West Chester University

Fall 2001

Spring 2002

West Chester University

Fall 2002



Course Information
  Lit 165 Syllabus
  ENG 020 Syllabus
  About the Instructor

Notes for Introduction to Literature
  Approaching Literature
  Notes on the Art of Fiction: Early Forms
  The Short Story
  Graduate Students Define the Art of Fiction
  Bartleby the Scrivener - Questions for Analysis
  Notes on Melville
  Critical Approaches to Literature
  A Vocabulary for Short Fiction and Beyond
  Study Guide for Fiction Exam
  Reading Poetry
  The Craft of Poetry
  A Catalogue of Poems
  Notes on Langston Hughes
  Lines of Continuity
  Poetry Take Home Exam
  The Birth of Drama
  A Doll House
  Study Guide for the Final Exam
  A Glossary of Literary Terms

Notes for Basic Writing (ENG 020)
  The Rhetorical Situation
  Essay #1 Assignment Sheet
  Workshop Assignment for Essay#1
  How to Write Descriptively
  Building a Thesis
  Overcoming Reader's Block
  Analysis and the Culture of Advertising
  Essay #2 Assignment Sheet
  Writing Effective Introductions
  Writing Effective Conclusions
  Propaganda Analysis
  Politics and the English Language
  Propaganda: A Sample Analysis
  Midterm Exam: Tips for Writing on the Spot
  Notes on Rational Argument
  Mapping the Parts of an Arugment

General Announcements
  Announcements for LIT 165
  Assignments for LIT 165
  Announcements for ENG 020
  Assignments for ENG 020


Go Exploring
  A Weblog for LIT 165
  A Weblog for ENG 020

Join the Conversation
  LIT 165 Discussion List
  ENG 020 Discussion List


Solution #1: Adjust your attitude!

1. Think of the problem of reader's block as being solvable, not insurmountable. It doesn't always have to be this way…you don't always have to become bored when you read something dry or difficult…you won't always have to struggle to concentrate the way you do now… Reader's block, if there is such a thing, is a concrete problem with concrete solutions. There's no reason to continue being a poor or ineffective reader the entire time you're in college. Start improving your habits now!

2. Accept the fact that reading for college is not a leisure activity. It's not "entertainment," nor was it meant to be. This is not to say that reading is not enjoyable, or cannot be enjoyable. You are reading to learn, and if you enjoy learning, then you will enjoy reading.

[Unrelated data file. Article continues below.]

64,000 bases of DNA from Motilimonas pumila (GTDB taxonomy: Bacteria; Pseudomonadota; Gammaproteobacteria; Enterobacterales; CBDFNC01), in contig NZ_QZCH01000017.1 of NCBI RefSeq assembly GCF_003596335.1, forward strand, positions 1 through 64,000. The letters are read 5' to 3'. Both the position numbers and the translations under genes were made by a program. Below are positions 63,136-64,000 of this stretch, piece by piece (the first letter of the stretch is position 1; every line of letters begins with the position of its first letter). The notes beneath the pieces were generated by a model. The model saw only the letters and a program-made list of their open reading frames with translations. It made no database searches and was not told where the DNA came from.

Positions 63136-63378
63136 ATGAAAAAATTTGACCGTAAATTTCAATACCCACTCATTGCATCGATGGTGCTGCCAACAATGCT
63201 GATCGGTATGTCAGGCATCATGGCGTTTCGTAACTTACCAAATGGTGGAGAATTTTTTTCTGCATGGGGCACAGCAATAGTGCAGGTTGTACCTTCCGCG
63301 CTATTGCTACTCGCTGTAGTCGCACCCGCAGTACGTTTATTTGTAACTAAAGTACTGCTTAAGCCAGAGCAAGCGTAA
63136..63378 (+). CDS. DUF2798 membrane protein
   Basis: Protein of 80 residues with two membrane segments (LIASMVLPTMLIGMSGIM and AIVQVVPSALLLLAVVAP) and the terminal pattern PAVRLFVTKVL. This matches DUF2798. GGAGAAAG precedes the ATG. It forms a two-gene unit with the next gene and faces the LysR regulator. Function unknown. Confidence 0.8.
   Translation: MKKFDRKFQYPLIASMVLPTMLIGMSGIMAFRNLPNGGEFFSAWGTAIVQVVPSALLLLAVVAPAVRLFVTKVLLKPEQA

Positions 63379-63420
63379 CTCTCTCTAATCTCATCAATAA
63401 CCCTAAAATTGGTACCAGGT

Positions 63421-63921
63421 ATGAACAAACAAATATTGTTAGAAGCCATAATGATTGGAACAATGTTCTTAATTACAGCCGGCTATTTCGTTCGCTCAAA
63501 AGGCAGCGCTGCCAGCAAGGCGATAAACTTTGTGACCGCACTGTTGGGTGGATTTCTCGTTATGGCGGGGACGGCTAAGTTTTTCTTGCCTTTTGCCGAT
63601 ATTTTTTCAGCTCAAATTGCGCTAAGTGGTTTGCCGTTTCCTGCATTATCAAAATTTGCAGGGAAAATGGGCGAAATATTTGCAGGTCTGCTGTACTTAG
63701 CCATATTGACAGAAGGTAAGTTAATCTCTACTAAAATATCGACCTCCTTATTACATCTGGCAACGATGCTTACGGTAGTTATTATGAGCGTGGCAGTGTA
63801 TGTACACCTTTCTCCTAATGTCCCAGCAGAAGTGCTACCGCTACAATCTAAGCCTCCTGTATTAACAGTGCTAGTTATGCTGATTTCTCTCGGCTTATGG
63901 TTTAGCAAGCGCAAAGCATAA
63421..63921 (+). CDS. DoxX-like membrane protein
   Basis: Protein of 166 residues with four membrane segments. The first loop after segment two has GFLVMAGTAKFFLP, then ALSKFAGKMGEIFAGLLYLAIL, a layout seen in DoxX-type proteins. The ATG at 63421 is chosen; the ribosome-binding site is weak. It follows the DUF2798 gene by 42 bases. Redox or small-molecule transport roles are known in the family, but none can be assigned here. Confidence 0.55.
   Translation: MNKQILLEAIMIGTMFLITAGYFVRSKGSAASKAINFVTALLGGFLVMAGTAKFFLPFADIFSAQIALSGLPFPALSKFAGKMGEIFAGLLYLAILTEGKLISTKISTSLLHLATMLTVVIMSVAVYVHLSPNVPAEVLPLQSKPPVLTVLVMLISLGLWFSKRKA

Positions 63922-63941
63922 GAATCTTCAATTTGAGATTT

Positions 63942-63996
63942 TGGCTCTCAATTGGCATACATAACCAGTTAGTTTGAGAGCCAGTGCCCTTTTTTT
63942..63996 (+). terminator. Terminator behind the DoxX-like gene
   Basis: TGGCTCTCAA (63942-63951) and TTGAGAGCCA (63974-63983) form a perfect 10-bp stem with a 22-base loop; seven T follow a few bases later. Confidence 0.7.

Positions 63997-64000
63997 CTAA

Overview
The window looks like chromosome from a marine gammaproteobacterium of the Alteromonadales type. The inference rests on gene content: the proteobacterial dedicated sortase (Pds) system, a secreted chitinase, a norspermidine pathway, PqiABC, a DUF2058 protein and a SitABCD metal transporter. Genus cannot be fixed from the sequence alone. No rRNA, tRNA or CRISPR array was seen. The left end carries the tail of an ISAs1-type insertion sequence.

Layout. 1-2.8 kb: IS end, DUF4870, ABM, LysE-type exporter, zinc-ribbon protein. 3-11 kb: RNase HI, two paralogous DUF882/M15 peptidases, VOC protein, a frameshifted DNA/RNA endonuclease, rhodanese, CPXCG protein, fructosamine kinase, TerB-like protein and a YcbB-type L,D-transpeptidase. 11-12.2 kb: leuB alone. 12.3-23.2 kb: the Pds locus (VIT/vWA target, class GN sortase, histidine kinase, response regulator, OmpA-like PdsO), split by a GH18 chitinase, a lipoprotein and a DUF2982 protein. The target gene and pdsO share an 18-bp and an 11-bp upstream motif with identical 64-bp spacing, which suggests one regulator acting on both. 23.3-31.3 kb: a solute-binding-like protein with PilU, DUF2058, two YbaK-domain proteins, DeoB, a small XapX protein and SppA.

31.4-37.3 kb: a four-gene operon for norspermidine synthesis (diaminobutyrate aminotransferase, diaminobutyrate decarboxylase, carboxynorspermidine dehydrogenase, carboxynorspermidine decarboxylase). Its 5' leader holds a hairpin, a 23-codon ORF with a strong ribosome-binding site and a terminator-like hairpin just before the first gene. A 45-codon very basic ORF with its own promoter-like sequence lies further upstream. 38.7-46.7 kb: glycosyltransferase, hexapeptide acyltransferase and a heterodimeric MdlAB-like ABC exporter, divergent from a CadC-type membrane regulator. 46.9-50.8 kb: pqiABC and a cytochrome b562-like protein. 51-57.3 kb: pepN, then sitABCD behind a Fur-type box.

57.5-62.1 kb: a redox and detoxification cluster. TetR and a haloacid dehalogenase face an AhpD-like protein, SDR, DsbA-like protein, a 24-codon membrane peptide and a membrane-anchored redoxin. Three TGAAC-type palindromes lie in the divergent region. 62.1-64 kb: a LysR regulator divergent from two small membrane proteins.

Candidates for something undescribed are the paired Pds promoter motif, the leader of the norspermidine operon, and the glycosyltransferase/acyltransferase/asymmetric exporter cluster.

Solution #2: Open your mind!

1. Be open-minded. Having an open mind is essential to reading effectively. Remain receptive to what the text can show you or teach you. If you are willing to entertain ideas you don't necessarily agree with, you can expand your understanding of different points of view. You become smarter that way--more "well-rounded." You can still disagree, but you'll have to think about why.

2. Be curious! Real learning is never passive. You bring your active curiosity to any reading situation. You can't expect to grow intellectually without being curious enough to want to discover new ideas, new ways of thinking about or understanding the world.

3. Be humble. Approach serious texts with the understanding that they are trying to share knowledge with you.

4. Be critical. As you get better at reading, comfortable that you understand what an author is trying to get across, it becomes important to remember the old truism: you can't believe everything you read. Be ready to uncover faulty logic, biases, or other intellectually unsound practices that might manipulate you unreasonably. This can be a challenge; some actually consider it…dare I say, fun.

5. Dance with the text. Make a mental note where it touches you personally. How does what the writer is saying resonate with your own experiences? Make associative connections to your own life and with other texts you've read. Jot these associations in the margin as you're reading.

Solution #3: Be practical!

1. Only read (for school) when you are awake and alert. Set aside a time when you know you're not likely to be tired or mentally distracted. Be prepared for the necessity of concentrating deeply.

2. Choose a place to read that's comfortable and unobtrusive. Don't try to read in a place that you know will cause you distractions. Some people like to read in noisy, busy places; others need quiet. Get to know what works best for you individually.

3. Be prepared to write as you read. This means having the right materials ready. You'll need a pen to annotate the text and a dictionary to look up words you don't know. You might even need to keep your notebook or a reading journal handy so that you can note any longer questions or commentary you might have about specific passages. A double column reading journal is quite useful for this purpose. In the left-hand column you copy short passages from the text that you would like to respond to, either with a question or a comment. Then, in the right-hand column, you record your response, whatever it is. Maybe you don't understand what the author is saying. Maybe you want to voice your agreement or disagreement. Maybe you want to pursue an association you've made with the idea stated. This commentary is recorded in the right-hand column. Writing as you read helps you stay active as you read; some people even think more clearly if they are writing.






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The original contents of this site may not be reproduced, republished, reused, or retransmitted
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